In 2001-2002, Jennifer O'Dell wore a loin cloth-style fur bikini that looked like the Welch bikini while playing a girl of the jungles named Veronica on the TV show Sir Arthur Conan Doyle's The Lost World. The fur ensemble worn by Destiny's Child in the music video Survivor was inspired by Welch's fur bikini.[34] Barbara Bach's fur bikini in Caveman (1981) was a more revealing version of Welch's bikini.[25] Teresa Giudice donned a similar dress and struck a similar pose for a pin-up photoshoot.[35] The iconic publicity poster was a story element in the film The Shawshank Redemption.[36][37]

References[edit]

  1. ^ Wayne Kinsey, Hammer Films: The Bray Studio Years, Reynolds & Hearn, 2002
  2. ^ Filmfacts 1967. University of Southern California. Division of Cinema. 1967. Retrieved May 24, 2011.
  3. ^ Mansour, David (2005). From Abba to Zoom: a pop culture encyclopedia of the late 20th century. Andrews McMeel Publishing. p. 345. ISBN 978-0-7407-5118-9.
  4. ^ Westcott, Kathryn (5 June 2006). "The Bikini: Not a brief affair". BBC News. Retrieved 17 September 2008.
  5. ^ Bale, Miriam (10 February 2012). "The GQ&A: Raquel Welch". GQ. Retrieved 21 August 2013.
  6. ^ a b Filmfacts. 1967. Retrieved 24 May 2011.
  7. ^ Mansour, David (2005). From Abba to Zoom: a pop culture encyclopedia of the late 20th century. Andrews McMeel Publishing. p. 345. ISBN 978-0-7407-5118-9. Retrieved 28 August 2012.
  8. ^ Gayomali, Chris (5 July 2011). "Top 10 Bikinis in Pop Culture". Time. Archived from the original on 30 July 2017. Retrieved 30 July 2017.
  9. ^ a b Spitznagel, Eric (8 March 2012). "Interview with Raquel Welch". Men's Health. Retrieved 25 November 2012.
  10. ^ Wigley, Samuel (23 November 2016). "Amicus and the art of the film poster". British Film Institute. Archived from the original on 29 July 2017. Retrieved 29 July 2017.
  11. ^ a b Gary Allen Smith, Epic Films: Casts, Credits and Commentary, page 215, McFarland, 2009, ISBN 1476604185
  12. ^ "100 Photos", Time Magazine
  13. ^ Kim Fusaro, The Story Behind the Crucified Raquel Welch Photo Hanging In Khloe Kardashian's Home, Glamour
  14. ^ "Former Bond girl to sell Dr No bikini". The Daily Telegraph. 13 January 2011. Retrieved 16 May 2011.
  15. ^ Bensimon, Kelly Killoren (2006). The bikini book. Thames & Hudson. ISBN 978-0-500-51316-3.
  16. ^ Lindner, Christoph (2009). The James Bond Phenomenon: A Critical Reader. Manchester University Press. ISBN 978-0-7190-8095-1.
  17. ^ Smith, Gary A. (1991). Epic Films: Casts, Credits and Commentary on over 250 Historical Spectacle Movies. Mcfarland & Co. p. 162. ISBN 978-0899505671.
  18. ^ a b Diane Telgen, Notable Hispanic American Women, page 416, VNR AG, 1993, ISBN 0810375788
  19. ^ Nick Allen, Raquel Welch: 'I never wanted to wear fur bikini in One Million Years BC', The Telegraph, 2 Mar 2012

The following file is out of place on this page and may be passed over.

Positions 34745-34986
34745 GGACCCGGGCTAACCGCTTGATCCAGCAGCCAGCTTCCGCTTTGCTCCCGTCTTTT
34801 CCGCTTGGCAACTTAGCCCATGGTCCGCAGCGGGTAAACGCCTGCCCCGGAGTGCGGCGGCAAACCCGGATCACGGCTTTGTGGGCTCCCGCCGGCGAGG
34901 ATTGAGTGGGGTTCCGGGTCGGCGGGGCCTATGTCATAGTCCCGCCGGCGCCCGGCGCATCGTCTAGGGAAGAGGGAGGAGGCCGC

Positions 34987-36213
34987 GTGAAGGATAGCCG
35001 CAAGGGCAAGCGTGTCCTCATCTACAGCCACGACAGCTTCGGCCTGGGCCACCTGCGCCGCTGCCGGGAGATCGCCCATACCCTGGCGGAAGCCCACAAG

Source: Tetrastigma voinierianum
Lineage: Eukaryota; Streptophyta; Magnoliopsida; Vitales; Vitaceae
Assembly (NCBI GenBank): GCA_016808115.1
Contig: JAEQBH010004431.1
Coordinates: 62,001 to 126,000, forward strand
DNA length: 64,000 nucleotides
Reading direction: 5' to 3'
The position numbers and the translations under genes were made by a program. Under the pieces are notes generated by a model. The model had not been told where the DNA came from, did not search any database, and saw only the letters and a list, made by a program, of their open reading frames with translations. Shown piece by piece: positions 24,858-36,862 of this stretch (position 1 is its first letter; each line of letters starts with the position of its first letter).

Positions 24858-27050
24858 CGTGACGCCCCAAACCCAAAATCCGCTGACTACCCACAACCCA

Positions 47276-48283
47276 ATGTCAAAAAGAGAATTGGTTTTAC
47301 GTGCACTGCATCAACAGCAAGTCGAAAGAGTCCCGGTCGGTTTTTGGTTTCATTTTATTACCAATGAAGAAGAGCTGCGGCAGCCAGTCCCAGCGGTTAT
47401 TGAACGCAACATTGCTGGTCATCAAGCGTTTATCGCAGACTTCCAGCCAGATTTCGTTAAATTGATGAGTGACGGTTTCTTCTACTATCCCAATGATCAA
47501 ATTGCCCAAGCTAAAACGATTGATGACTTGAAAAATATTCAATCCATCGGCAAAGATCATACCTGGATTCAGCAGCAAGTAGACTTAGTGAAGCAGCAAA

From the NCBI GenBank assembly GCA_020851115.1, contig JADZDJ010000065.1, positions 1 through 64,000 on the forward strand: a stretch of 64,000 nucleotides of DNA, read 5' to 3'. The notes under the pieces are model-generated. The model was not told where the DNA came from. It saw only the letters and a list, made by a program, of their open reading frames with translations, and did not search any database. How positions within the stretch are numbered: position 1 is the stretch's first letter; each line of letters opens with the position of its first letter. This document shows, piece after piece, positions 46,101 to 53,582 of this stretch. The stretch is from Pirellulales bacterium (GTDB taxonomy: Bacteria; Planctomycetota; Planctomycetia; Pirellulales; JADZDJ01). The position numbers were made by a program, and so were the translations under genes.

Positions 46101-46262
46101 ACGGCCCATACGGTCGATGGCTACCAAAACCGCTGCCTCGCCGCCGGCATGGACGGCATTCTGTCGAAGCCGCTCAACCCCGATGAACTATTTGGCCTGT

20. ^ The Saturday Evening Post, Volume 240, Curtis Publishing Company, 1967
  21. ^ Ramón Espejo, Critical Essays on Chicano Studies, page 153, Peter Lang, 2007, ISBN 3039112813
  22. ^ Patrik Alac, Bikini Story, Page 81, Parkstone International, 2012, ISBN 1780429517
  23. ^ Cordelia Candelaria, Encyclopedia of Latino Popular Culture (Volume 2), page 883, Greenwood Publishing Group, 2004, ISBN 0313332118
  24. ^ Wayne Kinsey, Hammer Films: The Bray Studio Years, page 128, Reynolds & Hearn, 2002, ISBN 1903111447
  25. ^ a b Edward Maeder, Hollywood and History: Costume Design in Film, page 75, Thames and Hudson, 1990, ISBN 0500014221
  26. ^ One Million Years B.C.' Presents a Nice Live Raquel Welch. (1967, February 22). New York Times.
  27. ^ Otfinoski, Steven (2007). Latinos in the arts. Infobase Publishing. p. 243. ISBN 978-0-8160-6394-9.
  28. ^ Gayomali, Chris (July 5, 2011). "Raquel Welch's Fur Bikini in One Million Years B.C. – Top 10 Bikinis in Pop Culture". Time. Retrieved 28 August 2012.
  29. ^ Mark Reynolds, Marilyn Monroe and Raquel Welch triumph over 21st century models in battle of bikini babes, Express, Jul 4, 2016
  30. ^ Louis Paul, Tales from the Cult Film Trenches, page 310, McFarland, 2007, ISBN 0786429941
  31. ^ Michael Klossner, Prehistoric Humans in Film and Television, pages 44-46, McFarland, 2006, ISBN 0786422157
  32. ^ Brian McFarlane & Anthony Slide, The Encyclopedia of British Film (fourth edition), page 764, Oxford University Press, 2013, ISBN 9780719091391
  33. ^ Farida J Manekshah, Memory of Beheram, page 212, eBook Versions, 2016, ISBN 1843964333
  34. ^ Shayne Lee, Erotic Revolutionaries: Black Women, Sexuality, and Popular Culture, page 16, Government Institutes, 2010, ISBN 0761852298
  35. ^ Jennifer Pearson, From Housewife to pin up queen! Teresa Giudice dons rustic bikini to recreate Raquel Welch's famous scene from One Million Years B.C., Daily Mail, 3 June 2016
  36. ^ Carr, Jay (23 September 1994). "Captivating Shawshank". The Boston Globe. Highbeam Research. (subscription required)
  37. ^ Harvey, Neil (7 October 2004). "Shawshank Redemption gets the treatment it deserves". The Roanoke Times. Highbeam Research. (subscription required)